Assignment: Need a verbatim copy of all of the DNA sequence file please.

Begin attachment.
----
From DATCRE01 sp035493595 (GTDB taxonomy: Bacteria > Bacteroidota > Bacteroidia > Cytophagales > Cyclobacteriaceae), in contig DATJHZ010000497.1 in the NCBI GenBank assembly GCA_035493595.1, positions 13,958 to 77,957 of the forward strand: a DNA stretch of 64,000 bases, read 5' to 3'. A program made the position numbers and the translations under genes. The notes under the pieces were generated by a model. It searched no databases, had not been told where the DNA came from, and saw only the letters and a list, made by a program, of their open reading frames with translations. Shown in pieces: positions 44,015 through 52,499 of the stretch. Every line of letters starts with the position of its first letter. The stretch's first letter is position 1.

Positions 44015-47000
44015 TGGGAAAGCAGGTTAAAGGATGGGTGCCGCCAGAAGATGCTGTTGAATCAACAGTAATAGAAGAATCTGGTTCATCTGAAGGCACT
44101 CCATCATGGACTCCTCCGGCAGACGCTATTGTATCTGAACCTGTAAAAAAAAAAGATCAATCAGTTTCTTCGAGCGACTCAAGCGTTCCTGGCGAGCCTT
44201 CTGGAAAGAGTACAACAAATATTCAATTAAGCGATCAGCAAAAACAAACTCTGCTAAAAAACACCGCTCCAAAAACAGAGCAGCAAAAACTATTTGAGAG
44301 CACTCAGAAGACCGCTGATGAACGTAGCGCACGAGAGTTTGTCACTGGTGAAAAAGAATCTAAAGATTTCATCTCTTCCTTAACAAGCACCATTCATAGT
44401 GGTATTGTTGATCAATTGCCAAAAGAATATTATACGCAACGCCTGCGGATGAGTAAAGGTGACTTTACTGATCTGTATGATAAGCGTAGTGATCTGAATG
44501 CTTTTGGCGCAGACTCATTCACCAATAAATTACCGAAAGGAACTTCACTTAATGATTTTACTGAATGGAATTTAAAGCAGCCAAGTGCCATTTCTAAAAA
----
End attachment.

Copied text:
From DATCRE01 sp035493595 (GTDB taxonomy: Bacteria > Bacteroidota > Bacteroidia > Cytophagales > Cyclobacteriaceae), in contig DATJHZ010000497.1 in the NCBI GenBank assembly GCA_035493595.1, positions 13,958 to 77,957 of the forward strand: a DNA stretch of 64,000 bases, read 5' to 3'. A program made the position numbers and the translations under genes. The notes under the pieces were generated by a model. It searched no databases, had not been told where the DNA came from, and saw only the letters and a list, made by a program, of their open reading frames with translations. Shown in pieces: positions 44,015 through 52,499 of the stretch. Every line of letters starts with the position of its first letter. The stretch's first letter is position 1.

Positions 44015-47000
44015 TGGGAAAGCAGGTTAAAGGATGGGTGCCGCCAGAAGATGCTGTTGAATCAACAGTAATAGAAGAATCTGGTTCATCTGAAGGCACT
44101 CCATCATGGACTCCTCCGGCAGACGCTATTGTATCTGAACCTGTAAAAAAAAAAGATCAATCAGTTTCTTCGAGCGACTCAAGCGTTCCTGGCGAGCCTT
44201 CTGGAAAGAGTACAACAAATATTCAATTAAGCGATCAGCAAAAACAAACTCTGCTAAAAAACACCGCTCCAAAAACAGAGCAGCAAAAACTATTTGAGAG
44301 CACTCAGAAGACCGCTGATGAACGTAGCGCACGAGAGTTTGTCACTGGTGAAAAAGAATCTAAAGATTTCATCTCTTCCTTAACAAGCACCATTCATAGT
44401 GGTATTGTTGATCAATTGCCAAAAGAATATTATACGCAACGCCTGCGGATGAGTAAAGGTGACTTTACTGATCTGTATGATAAGCGTAGTGATCTGAATG
44501 CTTTTGGCGCAGACTCATTCACCAATAAATTACCGAAAGGAACTTCACTTAATGATTTTACTGAATGGAATTTAAAGCAGCCAAGTGCCATTTCTAAAAA